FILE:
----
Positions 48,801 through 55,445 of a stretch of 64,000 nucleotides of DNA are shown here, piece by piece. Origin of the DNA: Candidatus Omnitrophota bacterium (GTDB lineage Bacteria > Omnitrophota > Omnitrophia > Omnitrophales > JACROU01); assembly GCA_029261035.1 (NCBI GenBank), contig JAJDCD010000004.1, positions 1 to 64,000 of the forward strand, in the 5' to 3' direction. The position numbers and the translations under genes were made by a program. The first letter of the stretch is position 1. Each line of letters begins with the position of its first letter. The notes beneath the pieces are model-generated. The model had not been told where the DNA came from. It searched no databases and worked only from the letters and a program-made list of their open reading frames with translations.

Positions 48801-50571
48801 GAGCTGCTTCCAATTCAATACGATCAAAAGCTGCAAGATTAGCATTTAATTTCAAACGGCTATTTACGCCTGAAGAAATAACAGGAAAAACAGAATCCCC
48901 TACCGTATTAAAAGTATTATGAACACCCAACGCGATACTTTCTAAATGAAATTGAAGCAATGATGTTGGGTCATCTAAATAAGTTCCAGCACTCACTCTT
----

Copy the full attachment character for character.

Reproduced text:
Positions 48,801 through 55,445 of a stretch of 64,000 nucleotides of DNA are shown here, piece by piece. Origin of the DNA: Candidatus Omnitrophota bacterium (GTDB lineage Bacteria > Omnitrophota > Omnitrophia > Omnitrophales > JACROU01); assembly GCA_029261035.1 (NCBI GenBank), contig JAJDCD010000004.1, positions 1 to 64,000 of the forward strand, in the 5' to 3' direction. The position numbers and the translations under genes were made by a program. The first letter of the stretch is position 1. Each line of letters begins with the position of its first letter. The notes beneath the pieces are model-generated. The model had not been told where the DNA came from. It searched no databases and worked only from the letters and a program-made list of their open reading frames with translations.

Positions 48801-50571
48801 GAGCTGCTTCCAATTCAATACGATCAAAAGCTGCAAGATTAGCATTTAATTTCAAACGGCTATTTACGCCTGAAGAAATAACAGGAAAAACAGAATCCCC
48901 TACCGTATTAAAAGTATTATGAACACCCAACGCGATACTTTCTAAATGAAATTGAAGCAATGATGTTGGGTCATCTAAATAAGTTCCAGCACTCACTCTT